• Country
  • State
  • Region
    Chapada Diamantina
  • Town
  • Altitude
    1,360m above sea level
  • Variety
  • Processing
    Pulped Natural
  • Producers
    Pedro & Delzute Santana
  • Relationship Length
    Since 2015

Great structure and clarity. Apricot, stewed apple and butterscotch, balanced by toasted hazelnut.

Cafundó is a very small coffee farm located in Piatã, in Bahia’s Diamantina Plateau region. Chapada Diamantina translates to ”Diamond Plateau” in Portuguese, and for 100 years, this area was mined for the gemstones embedded in its cliffs. Today the region is famous for its specialty coffee.

The land on which Cafundó sits was acquired by Pedro Santana from a friend in 1989. Pedro, who was based in bustling São Paulo for many years, purchased the land in the pursuit of a slower and simpler lifestyle with his family. He was a banker at the time, stressed and working long hours with little reward. Originally from Piatã, Pedro decided to invest in coffee cultivation, taking advantage of the farm’s high elevation (1,360 metres above sea level) and exceptional conditions for growing coffee. He named his farm after the microregion where it is located, cafundó (which translates to ‘very very far away’ in Portuguese), because it is both physically and mentally far removed from the hustle and bustle of São Paulo.

Cafundó extends over 28 hectares, of which five are under coffee.  A mix of varieties are planted – around 50% of the trees are Red Catuaí, 30% Yellow Bourbon and 20% Red Catucaí. Coffee grows here under the shade of Gravellia trees on the plantation. The shade, along with the farm’s high elevation, results in the beans maturing slowly, giving time for concentrated sugars to develop and resulting in a very sweet and complex cup.

Over time Pedro, with the help of Silvio Leite and neighbouring producer Antonio Rigno (who owns Sao Judas Tadeu), began to focus on specialty coffee. In 1999 he won the Best of Bahia competition and in 2006 the farm was recognised in the Cup of Excellence for the first time. He is supported by his wife, Delzute Araujo Mesquita, who works by his side on the farm, and together the pair have won many accolades and recognition for their high-quality coffee. You can read a short interview with Pedro here.


Piatã is a unique and distinct coffee-growing region. The coffees produced here tend to be very floral, sweet and complex, and quite different from those that we source elsewhere in Brazil. There are two main factors behind this: coffee grows at elevations of up to 1,400 meters above sea level, which is very high for Brazil; additionally, temperatures in Piatã range from about 2°C to 18°C in winter, some of the lowest in the country. Combined, the high elevation and cool climate are key in slowing down the maturation of the coffee cherries, leading to an increased concentration of sugars in the bean. The result is a cup profile that is bright, transparent, and distinctive. Piatã’s relative closeness to the Equator line ensures coffee trees can experience such drastic conditions without being affected by frost, unlike other, more traditional coffee-growing regions in the country.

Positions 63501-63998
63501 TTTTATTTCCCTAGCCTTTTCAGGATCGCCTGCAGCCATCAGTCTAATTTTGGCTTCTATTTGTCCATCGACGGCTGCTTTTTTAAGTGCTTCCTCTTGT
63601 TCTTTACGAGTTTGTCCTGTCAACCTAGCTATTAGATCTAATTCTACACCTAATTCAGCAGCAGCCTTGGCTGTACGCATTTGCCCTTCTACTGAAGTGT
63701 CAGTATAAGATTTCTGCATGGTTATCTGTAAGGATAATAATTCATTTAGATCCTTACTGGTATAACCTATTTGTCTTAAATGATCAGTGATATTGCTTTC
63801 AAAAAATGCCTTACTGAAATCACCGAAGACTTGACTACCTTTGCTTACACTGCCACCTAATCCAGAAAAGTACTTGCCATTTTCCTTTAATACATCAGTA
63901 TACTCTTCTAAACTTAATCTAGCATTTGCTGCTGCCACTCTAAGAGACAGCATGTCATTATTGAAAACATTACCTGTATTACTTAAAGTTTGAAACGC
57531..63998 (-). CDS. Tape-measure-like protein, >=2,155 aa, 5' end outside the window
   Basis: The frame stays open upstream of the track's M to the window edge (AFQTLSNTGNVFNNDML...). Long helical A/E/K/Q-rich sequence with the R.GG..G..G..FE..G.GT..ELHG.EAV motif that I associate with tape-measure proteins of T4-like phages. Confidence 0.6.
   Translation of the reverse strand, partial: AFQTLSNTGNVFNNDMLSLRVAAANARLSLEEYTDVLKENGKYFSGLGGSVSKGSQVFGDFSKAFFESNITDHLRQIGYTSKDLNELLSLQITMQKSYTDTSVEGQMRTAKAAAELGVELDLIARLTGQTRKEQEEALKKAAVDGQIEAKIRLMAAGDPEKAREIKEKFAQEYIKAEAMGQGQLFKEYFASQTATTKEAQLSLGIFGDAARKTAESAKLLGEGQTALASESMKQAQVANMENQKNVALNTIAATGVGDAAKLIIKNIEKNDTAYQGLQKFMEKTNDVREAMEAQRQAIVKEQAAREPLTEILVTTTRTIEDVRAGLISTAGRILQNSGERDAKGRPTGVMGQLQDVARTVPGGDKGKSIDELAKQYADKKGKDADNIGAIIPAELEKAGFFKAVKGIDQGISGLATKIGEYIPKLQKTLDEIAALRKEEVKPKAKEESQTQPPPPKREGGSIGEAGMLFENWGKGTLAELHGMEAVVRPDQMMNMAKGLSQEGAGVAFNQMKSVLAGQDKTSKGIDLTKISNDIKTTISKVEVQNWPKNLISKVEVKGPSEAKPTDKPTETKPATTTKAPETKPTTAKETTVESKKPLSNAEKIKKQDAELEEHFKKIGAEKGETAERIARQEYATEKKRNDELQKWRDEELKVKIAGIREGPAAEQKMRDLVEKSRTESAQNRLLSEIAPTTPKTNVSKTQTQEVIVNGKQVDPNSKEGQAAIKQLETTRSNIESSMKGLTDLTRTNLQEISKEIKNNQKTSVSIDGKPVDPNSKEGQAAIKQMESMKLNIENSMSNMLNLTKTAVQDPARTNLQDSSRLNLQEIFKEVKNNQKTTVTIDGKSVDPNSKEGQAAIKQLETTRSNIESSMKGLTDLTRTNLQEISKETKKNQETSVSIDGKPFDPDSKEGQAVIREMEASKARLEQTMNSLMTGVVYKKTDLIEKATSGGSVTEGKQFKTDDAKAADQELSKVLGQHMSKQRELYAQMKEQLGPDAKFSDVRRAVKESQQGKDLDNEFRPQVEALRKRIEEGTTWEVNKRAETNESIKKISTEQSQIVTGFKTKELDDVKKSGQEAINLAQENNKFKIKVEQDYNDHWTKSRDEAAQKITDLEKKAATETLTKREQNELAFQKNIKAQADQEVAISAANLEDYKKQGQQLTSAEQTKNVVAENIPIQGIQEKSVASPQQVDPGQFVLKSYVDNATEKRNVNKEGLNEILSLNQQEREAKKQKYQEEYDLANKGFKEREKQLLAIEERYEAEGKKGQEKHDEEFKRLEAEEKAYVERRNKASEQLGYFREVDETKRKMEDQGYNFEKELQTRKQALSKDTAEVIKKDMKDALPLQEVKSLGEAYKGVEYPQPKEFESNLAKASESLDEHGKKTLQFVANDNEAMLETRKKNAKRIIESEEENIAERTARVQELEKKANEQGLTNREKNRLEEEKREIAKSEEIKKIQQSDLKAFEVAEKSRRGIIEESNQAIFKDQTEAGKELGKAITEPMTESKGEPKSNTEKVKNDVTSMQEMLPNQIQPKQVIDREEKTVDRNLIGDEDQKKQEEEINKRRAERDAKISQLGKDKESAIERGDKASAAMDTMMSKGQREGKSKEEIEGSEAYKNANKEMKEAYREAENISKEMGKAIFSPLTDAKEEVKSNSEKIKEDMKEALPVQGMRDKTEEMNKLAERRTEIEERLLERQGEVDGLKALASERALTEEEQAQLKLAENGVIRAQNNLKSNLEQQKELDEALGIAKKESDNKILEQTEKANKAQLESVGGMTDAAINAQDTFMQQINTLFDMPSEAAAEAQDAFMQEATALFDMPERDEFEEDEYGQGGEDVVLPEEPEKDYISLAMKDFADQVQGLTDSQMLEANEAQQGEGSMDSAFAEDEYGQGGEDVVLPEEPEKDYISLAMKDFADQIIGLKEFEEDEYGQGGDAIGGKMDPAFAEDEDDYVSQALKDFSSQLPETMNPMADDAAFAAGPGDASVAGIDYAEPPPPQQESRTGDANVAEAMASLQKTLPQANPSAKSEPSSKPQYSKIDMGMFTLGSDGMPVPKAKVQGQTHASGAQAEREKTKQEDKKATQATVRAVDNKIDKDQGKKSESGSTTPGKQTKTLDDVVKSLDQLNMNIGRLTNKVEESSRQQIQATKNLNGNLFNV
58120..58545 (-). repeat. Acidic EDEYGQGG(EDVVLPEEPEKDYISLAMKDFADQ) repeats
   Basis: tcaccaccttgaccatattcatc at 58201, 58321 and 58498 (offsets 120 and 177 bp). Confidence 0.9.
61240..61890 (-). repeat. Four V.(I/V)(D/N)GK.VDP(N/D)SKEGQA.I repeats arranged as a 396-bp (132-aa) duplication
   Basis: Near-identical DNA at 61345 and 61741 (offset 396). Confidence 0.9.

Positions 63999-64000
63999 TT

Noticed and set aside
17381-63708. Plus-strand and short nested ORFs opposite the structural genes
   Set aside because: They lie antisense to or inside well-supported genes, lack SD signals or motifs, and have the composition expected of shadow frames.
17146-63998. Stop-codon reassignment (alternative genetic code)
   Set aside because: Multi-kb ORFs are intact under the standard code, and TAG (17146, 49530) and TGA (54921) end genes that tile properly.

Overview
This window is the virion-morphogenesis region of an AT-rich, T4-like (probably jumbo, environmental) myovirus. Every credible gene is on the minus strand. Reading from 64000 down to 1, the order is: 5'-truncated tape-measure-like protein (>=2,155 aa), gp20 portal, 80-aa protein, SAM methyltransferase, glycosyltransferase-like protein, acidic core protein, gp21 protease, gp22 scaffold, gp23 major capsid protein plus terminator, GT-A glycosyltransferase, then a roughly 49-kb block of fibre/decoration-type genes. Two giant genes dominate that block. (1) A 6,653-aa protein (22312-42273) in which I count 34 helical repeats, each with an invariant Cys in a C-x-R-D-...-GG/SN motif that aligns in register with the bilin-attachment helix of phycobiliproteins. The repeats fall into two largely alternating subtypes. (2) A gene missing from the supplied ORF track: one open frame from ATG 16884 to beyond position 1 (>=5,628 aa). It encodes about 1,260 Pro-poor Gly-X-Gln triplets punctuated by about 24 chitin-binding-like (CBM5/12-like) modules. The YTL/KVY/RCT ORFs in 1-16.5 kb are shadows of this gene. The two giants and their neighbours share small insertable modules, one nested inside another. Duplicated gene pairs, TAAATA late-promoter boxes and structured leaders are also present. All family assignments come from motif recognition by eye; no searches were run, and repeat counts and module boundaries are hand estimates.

Piatã’s terroir is unique in Brazil, and contributes greatly to its strong regional distinction. The soil is nutrient-rich and slightly humid, creating a healthy and diverse ecosystem that is home to some 1,600 individual plant species. While the highlands of the Chapada Diamantina are rugged and dry, the area surrounding Piatã is filled with streams, waterfalls and even swamps, providing water for irrigation and agricultural techniques.

The town was first internationally recognised for its high quality in 2009, when five of the top 10 spots in Brazil’s Cup of Excellence came from Piatã. The region’s dominance in the competition has continued every year since, particularly in 2016 when an astounding 19 of the 24 winning lots came from Piatã!  These coffees are extremely limited as production here is relatively low, given the small scale of the farms in this part of Brazil. MCM has been sourcing coffee from this region since 2012, thanks to the support of longtime partner and coffee mentor Silvio Leite. Head here to learn more about beautiful Piatã, and here for more on Silvio and the incredible work he’s done in Brazil.

The region of Piatã is the traditional home of the Cariri and Maracá indigenous people, who were defeated during the Portuguese invasion of Brazil in the seventeenth century. While most of the remaining Cariri people were displaced to other regions within the state of Bahia, eventually becoming members of other indigenous communities, the Maracás have a nearby municipality located on their historical capital city named in their honour. The word “piatã” translates to “hard foot or fortress” in the indigenous Tupi language (which was spoken by most First Nations People along Brazil’s coast).


Coffee cherries at Cafundó were picked selectively by a small team of women (called ”panhadeiras de cafe”), who are extremely disciplined and ensure only the very best cherries are selected. The coffee was then processed onsite at the farm, using the pulped natural method, through which Pedro aimed to try and preserve the coffee’s inherent and best properties.

This lot was processed using the pulped natural process. After pulping, the coffee was sun-dried on pristine patios with some of its mucilage still attached. The parchment was spread in layers of about four centimetres and raked several times a day to ensure the coffee dried evenly. Finally, the the coffee was separated into numbered lots which were stored and rested in parchment in a purpose-built warehouse, and then cupped for quality control prior to export.